Personally, I like having as much control as possible -- cascade deletes sounds like a good idea but what if you've added some functionality later and don't take the previous settings into account? My SQL DELETE suggestion does the same thing as a Cascade Delete but it's completely explicit and easy to modify. Also, and this is more of a philosophical issue, I like people to know and understand and use SQL (and not depend on the Query builder exclusively) because this widens your ability to do things with data. If you're moving a db to a webpage knowing SQL is very handy. If you go on to use some other DB than Access, knowing SQL will be highly transferrable. I don't know if cascade delete/ref int. is as common as plan old SQL.

    The other point to all this is, of course, performance. My suggestion may indeed be less optimal than some other methods. A stored query, apparently, is optimized and perhaps ref. int./cascade deletes are as well. Dunno -- but I suspect it is, for a high-traffic db backend.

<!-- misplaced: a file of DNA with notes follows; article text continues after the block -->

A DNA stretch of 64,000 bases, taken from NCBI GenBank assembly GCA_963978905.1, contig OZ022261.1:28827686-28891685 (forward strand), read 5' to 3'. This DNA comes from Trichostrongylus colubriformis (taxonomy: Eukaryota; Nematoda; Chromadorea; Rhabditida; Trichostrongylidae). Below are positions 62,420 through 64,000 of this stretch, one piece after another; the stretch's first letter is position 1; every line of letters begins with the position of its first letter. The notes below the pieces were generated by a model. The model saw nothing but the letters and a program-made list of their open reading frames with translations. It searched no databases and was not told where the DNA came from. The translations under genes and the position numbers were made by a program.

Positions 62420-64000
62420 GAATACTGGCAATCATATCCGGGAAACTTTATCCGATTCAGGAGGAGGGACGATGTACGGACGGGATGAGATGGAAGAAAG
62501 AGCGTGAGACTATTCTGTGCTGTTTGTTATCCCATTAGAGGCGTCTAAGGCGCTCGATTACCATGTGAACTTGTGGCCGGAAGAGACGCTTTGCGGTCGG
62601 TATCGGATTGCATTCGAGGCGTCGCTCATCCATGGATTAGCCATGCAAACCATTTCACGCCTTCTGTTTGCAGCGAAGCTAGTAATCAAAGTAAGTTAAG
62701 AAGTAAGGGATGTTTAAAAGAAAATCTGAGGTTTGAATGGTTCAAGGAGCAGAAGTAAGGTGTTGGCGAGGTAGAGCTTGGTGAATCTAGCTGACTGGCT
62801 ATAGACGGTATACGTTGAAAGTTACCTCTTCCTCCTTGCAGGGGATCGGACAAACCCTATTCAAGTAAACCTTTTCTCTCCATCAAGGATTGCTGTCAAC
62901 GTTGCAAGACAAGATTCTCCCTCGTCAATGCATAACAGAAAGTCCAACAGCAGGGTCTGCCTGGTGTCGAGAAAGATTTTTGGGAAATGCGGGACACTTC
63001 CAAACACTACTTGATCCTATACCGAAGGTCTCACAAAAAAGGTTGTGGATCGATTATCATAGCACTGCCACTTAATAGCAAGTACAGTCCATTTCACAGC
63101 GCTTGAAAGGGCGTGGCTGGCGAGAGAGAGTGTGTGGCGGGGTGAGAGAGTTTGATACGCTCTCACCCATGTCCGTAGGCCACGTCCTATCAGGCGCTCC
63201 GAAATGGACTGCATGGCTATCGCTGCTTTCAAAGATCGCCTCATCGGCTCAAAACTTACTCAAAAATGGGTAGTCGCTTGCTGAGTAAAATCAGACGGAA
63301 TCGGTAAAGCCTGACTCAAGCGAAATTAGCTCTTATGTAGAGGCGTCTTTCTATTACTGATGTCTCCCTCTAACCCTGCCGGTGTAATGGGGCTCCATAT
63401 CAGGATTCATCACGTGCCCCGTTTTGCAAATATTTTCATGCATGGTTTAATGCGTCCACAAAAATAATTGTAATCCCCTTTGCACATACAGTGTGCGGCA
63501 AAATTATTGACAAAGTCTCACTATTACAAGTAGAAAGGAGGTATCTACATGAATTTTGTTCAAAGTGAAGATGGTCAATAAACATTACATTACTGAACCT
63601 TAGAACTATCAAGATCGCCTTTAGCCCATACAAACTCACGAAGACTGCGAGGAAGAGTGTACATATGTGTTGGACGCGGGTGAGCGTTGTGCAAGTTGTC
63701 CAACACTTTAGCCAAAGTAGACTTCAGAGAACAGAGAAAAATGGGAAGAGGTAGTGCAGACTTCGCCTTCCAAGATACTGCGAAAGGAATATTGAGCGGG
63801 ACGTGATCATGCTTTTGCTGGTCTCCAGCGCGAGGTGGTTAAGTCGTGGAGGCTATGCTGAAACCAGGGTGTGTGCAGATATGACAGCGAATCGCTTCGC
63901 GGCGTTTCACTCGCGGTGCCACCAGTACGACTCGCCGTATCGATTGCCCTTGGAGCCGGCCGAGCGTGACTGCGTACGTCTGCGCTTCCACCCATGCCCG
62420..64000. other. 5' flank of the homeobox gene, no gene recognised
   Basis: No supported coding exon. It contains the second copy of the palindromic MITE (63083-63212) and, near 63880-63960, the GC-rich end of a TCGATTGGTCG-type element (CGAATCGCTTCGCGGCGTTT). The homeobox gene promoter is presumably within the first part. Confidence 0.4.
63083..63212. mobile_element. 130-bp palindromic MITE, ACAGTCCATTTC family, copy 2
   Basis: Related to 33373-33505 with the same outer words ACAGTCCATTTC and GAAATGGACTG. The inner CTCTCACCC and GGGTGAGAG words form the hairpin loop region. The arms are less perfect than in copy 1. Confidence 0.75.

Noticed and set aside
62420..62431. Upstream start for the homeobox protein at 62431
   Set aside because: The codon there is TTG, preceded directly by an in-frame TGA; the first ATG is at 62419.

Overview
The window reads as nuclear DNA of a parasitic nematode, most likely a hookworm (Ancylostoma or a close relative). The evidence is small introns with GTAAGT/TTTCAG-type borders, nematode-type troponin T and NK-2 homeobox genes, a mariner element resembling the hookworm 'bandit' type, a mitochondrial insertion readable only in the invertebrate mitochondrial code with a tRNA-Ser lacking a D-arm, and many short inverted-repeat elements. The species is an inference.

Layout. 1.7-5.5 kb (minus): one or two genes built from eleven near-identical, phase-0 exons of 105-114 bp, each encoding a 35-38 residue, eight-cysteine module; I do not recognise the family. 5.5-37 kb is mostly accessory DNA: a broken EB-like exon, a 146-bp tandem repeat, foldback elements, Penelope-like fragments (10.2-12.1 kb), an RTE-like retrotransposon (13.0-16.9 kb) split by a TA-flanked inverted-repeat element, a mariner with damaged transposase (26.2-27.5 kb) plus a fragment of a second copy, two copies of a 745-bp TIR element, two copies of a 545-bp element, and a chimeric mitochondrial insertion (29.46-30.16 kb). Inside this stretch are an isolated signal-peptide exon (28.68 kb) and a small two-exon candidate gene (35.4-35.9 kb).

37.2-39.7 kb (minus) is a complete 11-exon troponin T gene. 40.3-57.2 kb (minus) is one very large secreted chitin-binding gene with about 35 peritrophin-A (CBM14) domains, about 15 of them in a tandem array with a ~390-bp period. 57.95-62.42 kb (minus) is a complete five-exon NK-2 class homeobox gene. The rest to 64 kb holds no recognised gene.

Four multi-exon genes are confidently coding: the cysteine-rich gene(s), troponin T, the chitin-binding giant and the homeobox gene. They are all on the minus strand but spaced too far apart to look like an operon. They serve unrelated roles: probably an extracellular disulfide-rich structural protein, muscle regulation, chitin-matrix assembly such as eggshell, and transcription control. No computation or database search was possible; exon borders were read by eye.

8. #8
    Silver Lounger
    Join Date
    Jun 2001
    Location
    Niagara Falls, New York, USA
    Posts
    1,878
    Thanks
    0
    Thanked 0 Times in 0 Posts

    Re: VB code for deleting. (2000)

    Hi Steve

    I agree with your approach and Charlotte's comment.

    Nigel mentioned he knew nothing of VB, so I thought in his case, to go along with Hans suggestion, if there were child records involved, RI would be the easy way to go.

    The beauty and power of Access, MW2DTST

    John

  9. #9
    3 Star Lounger
    Join Date
    Oct 2001
    Location
    Newport, Gwent, Wales
    Posts
    257
    Thanks
    0
    Thanked 0 Times in 0 Posts

    Re: VB code for deleting. (2000)

    Another alternative, one I've found to be VERY useful is the ability to use message box input this way: -

    Dim Response as String

    Response = msgbox("Give the user the alternatives",VBYesNo,"Message box title")

    then a simple if ...... then loop for the two (three if you use VbYesNoCancel) alternatives.

    As someone who knows next to nothing about VBA this has allowed me to solve a few user interaction problems.

    Ian

Posting Permissions

  • You may not post new threads
  • You may not post replies
  • You may not post attachments
  • You may not edit your posts
  •